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FBAR Filing Requirements

by: Anthony Parent   2013-05-20

Form TD F 90-22.1 'Report of Foreign Bank and Financial Accounts' (aka 'The FBAR') is a reporting form with complicated instructions. Making the problem worse is that the penalties for failing to follow the FBAR filing requirements are severe. This article will discuss the basics, and we'll try to make complicated info easier to understand: the who, what, where, and when of FBAR Filing Requirements.

 

 

Who has FBAR Filing Requirements?

People such as: US citizens, US resident aliens and any visa holders (H1-B, etc., or expatriates abroad.) A “resident” of the United States is a permanent resident. “Permanent resident” is not defined in the FBAR instructions, regulations, or statute. The definition of “resident alien” found in IRC § 7701(b) is not applicable for FBAR purposes. The plain meaning of the term "resident” (in this context, someone who is living in the U.S. and not planning to permanently leave the U.S.) should be used for FBAR examination purposes. Although IRC § 7701(b) is not applicable, an individual can establish that he is not a resident for FBAR purposes if he can show that none of the following three criteria apply:

 

  1. The green-card test – Individuals who at any time during the calendar year have been lawfully granted the privilege of residing permanently in the U.S. under the immigration laws automatically meet the definition of resident alien under the green-card test; or
  2. Individuals who are not lawful permanent residents are defined as resident aliens under the substantial-presence test if they are physically present in the U.S. for at least 183 days during the current year, or they are physically present in the U.S. for at least 31 days during the current year and meet the specifications contained in IRC § 7701(b)(3); or
  3. The person files a first year election on his income tax return to be treated as a resident alien under IRC §7701(b)(4).

 

If none of the three criteria listed above apply, then the person is not a resident for FBAR purposes and does not have FBAR filing requirements. Entities such as: a domestic partnership, a domestic corporation, any estate (other than a foreign estate), and any trust if (i) a court within the United States is able to exercise primary supervision over the administration of the trust, and (ii) one or more United States persons have the authority to control all substantial decisions of the trust. A legal guardian is responsible for FBAR filing requirements for minors with interests in foreign accounts.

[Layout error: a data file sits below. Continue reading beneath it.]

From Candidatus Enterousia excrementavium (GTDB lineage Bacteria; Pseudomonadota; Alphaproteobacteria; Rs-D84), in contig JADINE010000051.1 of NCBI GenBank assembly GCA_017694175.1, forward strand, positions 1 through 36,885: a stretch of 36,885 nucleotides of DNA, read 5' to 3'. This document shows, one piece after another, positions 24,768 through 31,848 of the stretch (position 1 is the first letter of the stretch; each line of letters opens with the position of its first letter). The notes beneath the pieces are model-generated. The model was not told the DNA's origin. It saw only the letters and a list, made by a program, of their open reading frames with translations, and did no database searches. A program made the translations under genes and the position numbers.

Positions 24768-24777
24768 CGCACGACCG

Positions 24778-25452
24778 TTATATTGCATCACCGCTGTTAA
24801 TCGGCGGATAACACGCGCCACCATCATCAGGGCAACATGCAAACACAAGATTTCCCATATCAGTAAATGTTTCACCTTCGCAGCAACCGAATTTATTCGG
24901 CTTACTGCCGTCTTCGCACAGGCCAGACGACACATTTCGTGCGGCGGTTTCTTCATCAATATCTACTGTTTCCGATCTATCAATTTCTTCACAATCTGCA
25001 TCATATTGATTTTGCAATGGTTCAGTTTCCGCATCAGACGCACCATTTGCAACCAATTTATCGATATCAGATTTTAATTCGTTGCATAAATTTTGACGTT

What are the 2013 FBAR filing requirements?

There are FBAR filing requirements when a US person or entity has a financial interest or signatory authority in financial accounts that total over $10,000* at any point in the year. At least one court (McBride) has interpreted “financial interest” and “signatory authority” very broadly. We tend to tell our clients, if in doubt, report.

 

*This $10,000 is the total amount of all accounts. Let's say you have an account in Hong Kong that has $5,000 in it, and you have another account in India that has $6,000 in it. Both accounts would have to be reported because the total value of the accounts when added together is over $10,000.

 

When is the FBAR Form required to be filed?

The FBAR form is required to be filed when your tax return is due. A 6 month extension is applied if you do not file your FBAR on time. You do not need to request this extension, it is automatic and the due date will be October 15th.

 

Where is the FBAR form required to be sent?

It used to be that you filed paper FBARs, but this is no longer the case. Now FBARs are all filed online. The page you want to go to is: http://bsaefiling.fincen.treas.gov/NoRegFilePDFIndividualFBAR.html.

 

Once you submit your FBAR, you will get a BSA E-filing confirmation number. Hang on to this number as proof of filing and you will need it if you ever amend any mistakes on your FBAR form.

 

What if I have delinquent FBARs?

If there is unreported income, there is a likelihood that entry into one of the Offshore Initiatives is required. For various reasons stay away from the misnamed “quiet” or “soft” disclosure schemes. If you need assistance understanding which program would be best for you, contact us for a free consultation.

 


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